Blog entry by Meguid El Nahas
This study by Hemmelgarn and colleagues (NEJM January 27, 2011) addresses the important issue of the prevention of dialysis central venous catheters infections. the authors studied a small number of patients (n=225) randomised to have either heparin locks of the catheter's lumen three weekly after each HD session or heparin twice weekly + once a week usage of recombinant tissue plasminogen activator (rt-PA) 1mg in each lumen. Patients were followed up for 6 months and catheter malfunction was used as a surrogate marker for catheter infection. Secondary outcome was catheter-related bacteremia. The authors noted a risk of catheter malfunction almost twofold higher in patients treated with heparin alone compared to those receiving one a week a rt-PA lock. Catheter related bacteremia was also significantly reduced.
Whilst this is an interesting observation, it has a number of shortcomings including:
1) Small sample size (n=225) increasing the risk of bias and false positive results (type1 statistical error)
2) Short follow-up period (6 months)
3) The use of a surrogate endpoint for catheter infection; namely catheter malfunction instead of harder endpoints such as catheter removal, hospitalization or even death.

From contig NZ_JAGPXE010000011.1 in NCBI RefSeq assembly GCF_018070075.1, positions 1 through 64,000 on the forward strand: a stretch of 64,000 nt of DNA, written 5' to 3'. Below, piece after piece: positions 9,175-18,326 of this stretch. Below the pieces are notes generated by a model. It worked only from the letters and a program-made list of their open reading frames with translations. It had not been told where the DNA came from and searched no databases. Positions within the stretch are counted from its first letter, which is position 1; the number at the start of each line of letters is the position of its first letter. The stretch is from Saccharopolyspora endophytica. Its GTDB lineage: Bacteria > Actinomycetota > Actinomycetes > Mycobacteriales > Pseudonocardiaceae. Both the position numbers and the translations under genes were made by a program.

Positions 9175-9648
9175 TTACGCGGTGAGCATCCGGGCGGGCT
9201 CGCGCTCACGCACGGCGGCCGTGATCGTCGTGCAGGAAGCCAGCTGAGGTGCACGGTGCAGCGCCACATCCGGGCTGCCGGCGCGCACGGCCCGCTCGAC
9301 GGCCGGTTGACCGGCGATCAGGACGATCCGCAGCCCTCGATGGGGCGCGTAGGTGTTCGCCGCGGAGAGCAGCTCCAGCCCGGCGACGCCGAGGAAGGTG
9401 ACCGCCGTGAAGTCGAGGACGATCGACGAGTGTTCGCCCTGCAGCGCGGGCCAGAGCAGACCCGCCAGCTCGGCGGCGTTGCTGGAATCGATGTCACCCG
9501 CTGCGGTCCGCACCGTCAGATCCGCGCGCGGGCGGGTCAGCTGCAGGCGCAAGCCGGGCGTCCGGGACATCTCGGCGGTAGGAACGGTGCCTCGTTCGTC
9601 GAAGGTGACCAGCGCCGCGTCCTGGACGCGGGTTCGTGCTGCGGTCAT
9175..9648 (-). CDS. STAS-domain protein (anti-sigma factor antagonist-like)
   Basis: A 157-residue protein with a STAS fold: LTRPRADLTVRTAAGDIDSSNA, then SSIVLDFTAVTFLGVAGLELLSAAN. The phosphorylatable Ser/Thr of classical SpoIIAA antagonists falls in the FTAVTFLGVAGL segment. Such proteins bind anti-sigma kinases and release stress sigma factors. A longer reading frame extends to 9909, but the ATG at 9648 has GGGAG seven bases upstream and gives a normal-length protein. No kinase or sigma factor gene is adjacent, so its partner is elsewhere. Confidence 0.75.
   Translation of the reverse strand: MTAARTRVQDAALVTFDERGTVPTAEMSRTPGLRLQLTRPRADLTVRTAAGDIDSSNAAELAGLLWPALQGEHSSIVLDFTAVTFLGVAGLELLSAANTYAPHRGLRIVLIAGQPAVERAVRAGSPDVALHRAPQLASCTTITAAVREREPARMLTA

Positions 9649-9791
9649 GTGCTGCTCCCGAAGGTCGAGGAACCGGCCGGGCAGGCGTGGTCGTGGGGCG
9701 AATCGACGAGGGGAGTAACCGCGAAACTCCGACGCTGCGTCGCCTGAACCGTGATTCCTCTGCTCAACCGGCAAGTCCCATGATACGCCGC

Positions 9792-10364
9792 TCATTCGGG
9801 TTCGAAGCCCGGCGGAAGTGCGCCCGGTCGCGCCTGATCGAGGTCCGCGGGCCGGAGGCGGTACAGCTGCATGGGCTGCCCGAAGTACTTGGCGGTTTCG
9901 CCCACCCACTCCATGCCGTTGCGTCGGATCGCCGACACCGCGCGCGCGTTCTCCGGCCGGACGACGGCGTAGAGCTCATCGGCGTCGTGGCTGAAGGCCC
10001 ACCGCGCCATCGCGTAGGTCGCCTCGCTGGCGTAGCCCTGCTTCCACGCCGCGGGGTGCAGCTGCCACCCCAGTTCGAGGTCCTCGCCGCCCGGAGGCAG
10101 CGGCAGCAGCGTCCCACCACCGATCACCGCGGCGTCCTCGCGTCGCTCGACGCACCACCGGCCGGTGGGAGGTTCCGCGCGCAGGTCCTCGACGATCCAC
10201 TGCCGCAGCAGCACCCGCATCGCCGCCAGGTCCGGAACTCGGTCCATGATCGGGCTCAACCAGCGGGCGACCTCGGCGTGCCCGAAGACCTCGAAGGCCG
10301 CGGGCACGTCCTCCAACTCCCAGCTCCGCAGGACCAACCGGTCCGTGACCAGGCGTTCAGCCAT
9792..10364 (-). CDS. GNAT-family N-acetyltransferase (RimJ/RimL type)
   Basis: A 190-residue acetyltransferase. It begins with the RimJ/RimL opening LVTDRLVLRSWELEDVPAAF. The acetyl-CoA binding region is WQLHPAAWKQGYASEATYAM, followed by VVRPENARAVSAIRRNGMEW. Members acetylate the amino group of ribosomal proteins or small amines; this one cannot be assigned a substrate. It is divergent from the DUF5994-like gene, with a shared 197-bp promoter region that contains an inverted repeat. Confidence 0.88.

4) Lack of comparative analysis to other, current and cheaper, strategies such as antibiotics, citrate or taurolidine locks. Some of these have proved quite effective and much cheaper than rt-PA.
It is most important to realise that the best approach to prevent catheter related infections and their complications is the AVOIDANCE of usage of central venous catheters and use of AV fistulas or even AV grafts! Unfortunately, In the USA, a high proportion of patients starting RRT by HD depend for access on central venous catheters. It has been estimated in 2008, that 74% of those starting HD used a central venous catheter and only 16% had an AVF or functioning graft in place! This is a reflection of poor practice and inadequate planning for RRT by HD.
In order to avoid inadequate access for HD, planning of RRT is essential. For that, patients should be seen and followed-up by Nephrologists from CKD stage 4 onward. At the Sheffield Kidney Institute (UK) all CKD 5 patients are referred to a multidisciplinary outpatient clinic where a number of issues including vascular access are addressed. These include the psychological impact of ESRD on the patient and his family. The review of CVD risks and their investigation and management. The review of the patients' nutritional status. Also review of patients' suitability for renal transplantation including listing for pre-emptive transplantation. But the most important role of this pre-dialysis review clinic is to discuss with the patient his/her dialysis options and prepare access. The timing of access is key to its longterm success and to minimise complications.
Central venous catheters are poor excuses for:
Delayed referrals of ESRD patients
Poor pre-Dialysis management
Poor surgical approach and skills hampering availability of native AVF or AVgrafts.